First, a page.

Academic journal article Journal of Sport Behavior

Influence of Psychogenic Factors during a Prolonged Maximal Run

Academic journal article Journal of Sport Behavior

Influence of Psychogenic Factors during a Prolonged Maximal Run

Article excerpt

Several researchers (Benson, Dryer, & Hartley, 1978; Hatfield, Spalding, Mahon, Slater, Brody, & Vaccaro, 1992; Morgan, 1985; Williams, Krahenbuhl, & Morgan, 1991) have demonstrated that psychogenic factors (e.g., hypnosis, meditation, mental strategies, mood) can influence cardiorespiratory responses to an exercise stimulus. One area that has received considerable attention in sport psychology is the use of cognitive strategies or the manipulation of attentional focus (e.g., association, dissociation) to improve performance or exercise efficiency.

An associative attentional focus concentrates one's awareness on bodily states, self-perceptions, and pacing or rhythm related to an activity. Conversely, a dissociative attentional focus or distraction diverts attention away from bodily self-awareness and self-perceptions and towards external stimuli or factors not related to an activity (e.g., words of a song, other people exercising). Studies have found conflicting results as to whether association or dissociation is a more effective strategy for improving performance (Fillingim & Fine, 1986; Goode & Roth, 1993; Morgan & Pollock, 1977; Pennebaker & Lightner, 1980; Weinberg, Jackson, & Gould, 1984). Conflicting results may be due to varying activity modes, differences in individual fitness levels, and exercise experience. Crews (1992) summarized literature examining the relationship between cognitive strategies and exercise performance and concluded that experienced performers benefit from associative strategies while less experienced performers benefit from dissociative strategies.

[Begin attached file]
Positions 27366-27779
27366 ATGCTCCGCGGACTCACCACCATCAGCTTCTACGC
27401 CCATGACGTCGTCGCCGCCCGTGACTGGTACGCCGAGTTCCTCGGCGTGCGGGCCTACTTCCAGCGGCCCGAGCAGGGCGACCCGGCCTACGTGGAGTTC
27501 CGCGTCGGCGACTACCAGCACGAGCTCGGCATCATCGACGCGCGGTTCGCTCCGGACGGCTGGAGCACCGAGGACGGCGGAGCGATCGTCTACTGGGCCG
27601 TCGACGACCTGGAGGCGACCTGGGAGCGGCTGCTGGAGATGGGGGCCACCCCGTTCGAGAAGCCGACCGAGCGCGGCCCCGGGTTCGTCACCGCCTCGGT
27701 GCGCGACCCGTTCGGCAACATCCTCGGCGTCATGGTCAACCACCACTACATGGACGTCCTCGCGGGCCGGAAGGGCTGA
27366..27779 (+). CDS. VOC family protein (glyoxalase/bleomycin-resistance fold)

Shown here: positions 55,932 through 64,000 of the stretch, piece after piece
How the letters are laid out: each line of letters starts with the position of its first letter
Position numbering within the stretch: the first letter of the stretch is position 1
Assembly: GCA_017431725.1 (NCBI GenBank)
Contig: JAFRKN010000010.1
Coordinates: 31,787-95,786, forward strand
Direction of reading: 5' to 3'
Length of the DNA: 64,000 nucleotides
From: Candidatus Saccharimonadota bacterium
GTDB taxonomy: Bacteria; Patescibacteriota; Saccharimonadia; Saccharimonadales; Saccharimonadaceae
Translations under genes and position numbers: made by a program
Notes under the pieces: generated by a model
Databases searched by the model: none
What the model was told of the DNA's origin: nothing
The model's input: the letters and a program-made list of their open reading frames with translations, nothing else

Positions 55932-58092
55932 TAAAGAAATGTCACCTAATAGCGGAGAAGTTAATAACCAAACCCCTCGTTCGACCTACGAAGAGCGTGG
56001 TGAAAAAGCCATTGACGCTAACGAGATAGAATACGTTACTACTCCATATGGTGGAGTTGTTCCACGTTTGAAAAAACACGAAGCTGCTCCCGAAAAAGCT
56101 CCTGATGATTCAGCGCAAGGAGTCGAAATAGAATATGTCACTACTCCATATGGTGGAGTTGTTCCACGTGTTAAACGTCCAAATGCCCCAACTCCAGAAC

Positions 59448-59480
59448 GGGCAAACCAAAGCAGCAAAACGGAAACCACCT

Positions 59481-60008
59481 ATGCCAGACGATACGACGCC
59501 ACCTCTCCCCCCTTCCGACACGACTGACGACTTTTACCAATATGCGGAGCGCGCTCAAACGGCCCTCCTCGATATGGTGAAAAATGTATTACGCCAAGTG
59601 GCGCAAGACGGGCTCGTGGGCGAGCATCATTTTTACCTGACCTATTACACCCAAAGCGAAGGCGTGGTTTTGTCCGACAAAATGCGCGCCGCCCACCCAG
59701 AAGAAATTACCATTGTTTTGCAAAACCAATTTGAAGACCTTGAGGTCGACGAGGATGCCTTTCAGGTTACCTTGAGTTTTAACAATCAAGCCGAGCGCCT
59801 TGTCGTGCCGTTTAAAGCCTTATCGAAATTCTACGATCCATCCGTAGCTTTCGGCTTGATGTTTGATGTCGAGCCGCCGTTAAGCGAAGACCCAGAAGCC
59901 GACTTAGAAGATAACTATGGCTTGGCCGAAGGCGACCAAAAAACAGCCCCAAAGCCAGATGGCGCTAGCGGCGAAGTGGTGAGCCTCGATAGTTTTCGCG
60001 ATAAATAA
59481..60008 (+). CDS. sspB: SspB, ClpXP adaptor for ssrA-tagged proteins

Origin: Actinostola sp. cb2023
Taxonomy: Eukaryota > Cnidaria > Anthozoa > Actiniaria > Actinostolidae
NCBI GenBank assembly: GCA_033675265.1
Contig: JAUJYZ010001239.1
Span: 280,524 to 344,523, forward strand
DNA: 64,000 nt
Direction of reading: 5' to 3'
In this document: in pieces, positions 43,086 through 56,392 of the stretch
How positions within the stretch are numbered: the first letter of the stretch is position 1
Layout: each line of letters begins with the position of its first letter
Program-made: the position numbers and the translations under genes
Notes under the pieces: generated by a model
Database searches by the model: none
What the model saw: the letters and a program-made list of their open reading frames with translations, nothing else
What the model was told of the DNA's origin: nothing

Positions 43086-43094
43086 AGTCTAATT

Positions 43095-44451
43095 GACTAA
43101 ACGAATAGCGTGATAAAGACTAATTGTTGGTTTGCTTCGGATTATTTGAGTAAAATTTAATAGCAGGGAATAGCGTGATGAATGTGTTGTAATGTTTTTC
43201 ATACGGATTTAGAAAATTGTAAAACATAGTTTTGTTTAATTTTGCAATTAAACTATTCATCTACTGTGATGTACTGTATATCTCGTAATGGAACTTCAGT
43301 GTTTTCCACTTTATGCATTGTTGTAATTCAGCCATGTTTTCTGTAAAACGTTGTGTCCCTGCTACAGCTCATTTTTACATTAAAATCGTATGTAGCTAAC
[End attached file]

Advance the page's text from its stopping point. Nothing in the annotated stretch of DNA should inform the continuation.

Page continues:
It is already known that elite male and female distance runners possess unique psychological characteristics (e.g., less anxiety, less depression, use of associative strategies) (Morgan, O'Connor, Sparling, & Pate; 1987; Morgan & Pollock, 1977) that may influence their [TABULAR DATA FOR TABLE 1 OMITTED] running performance. Elite and well-trained runners may also possess similar physiological attributes (e.g. aerobic capacity); thus for elite and well-trained athletes possessing similar physiological attributes, psychological factors may influence performance to a greater extent than physiological factors. Therefore, the purpose of this study was to examine the influence of psychological factors (i.e., thoughts, feelings, and perceptions of exertion) upon physiological responses during a prolonged maximal run at 90% [Mathematical Expression Omitted] max in well-trained runners. Physiologically, well-trained runners should be capable of completing a run of this intensity and duration (Daniels & Gilbert, 1979; Leger, Mercier, & Gauvin, 1986). Psychologic responses to a run of this intensity and duration have not yet been examined.

Methods and Procedures

Participants

Eleven male distance runners volunteered to participate in the study. Physical characteristics, running experience, and 10-km performance times of the participants are displayed in Table 1. based upon training experience, [Mathematical Expression Omitted] max, and performance times, these runners were classified as well-trained, with the physiological capacity to complete a 30-min run at 90% [Mathematical Expression Omitted] max.

An Institutional Review Board for the protection and welfare of human subjects approved the experimental protocol and participants were acquainted with all aspects of the study before consenting to participate. After written informed consent was obtained, participants completed a series of sessions. Procedures employed during each session are described in the following section.

Session 1 (Maximal Oxygen Uptake Test)

In the first session, purposes and procedures of the study were explained to the subject and written informed consent obtained. Maximal oxygen uptake was determined using a modified version of the Bransford and Howley (1977) protocol. …

Search by... Author
Show... All Results Primary Sources Peer-reviewed

Oops!

An unknown error has occurred. Please click the button below to reload the page. If the problem persists, please try again in a little while.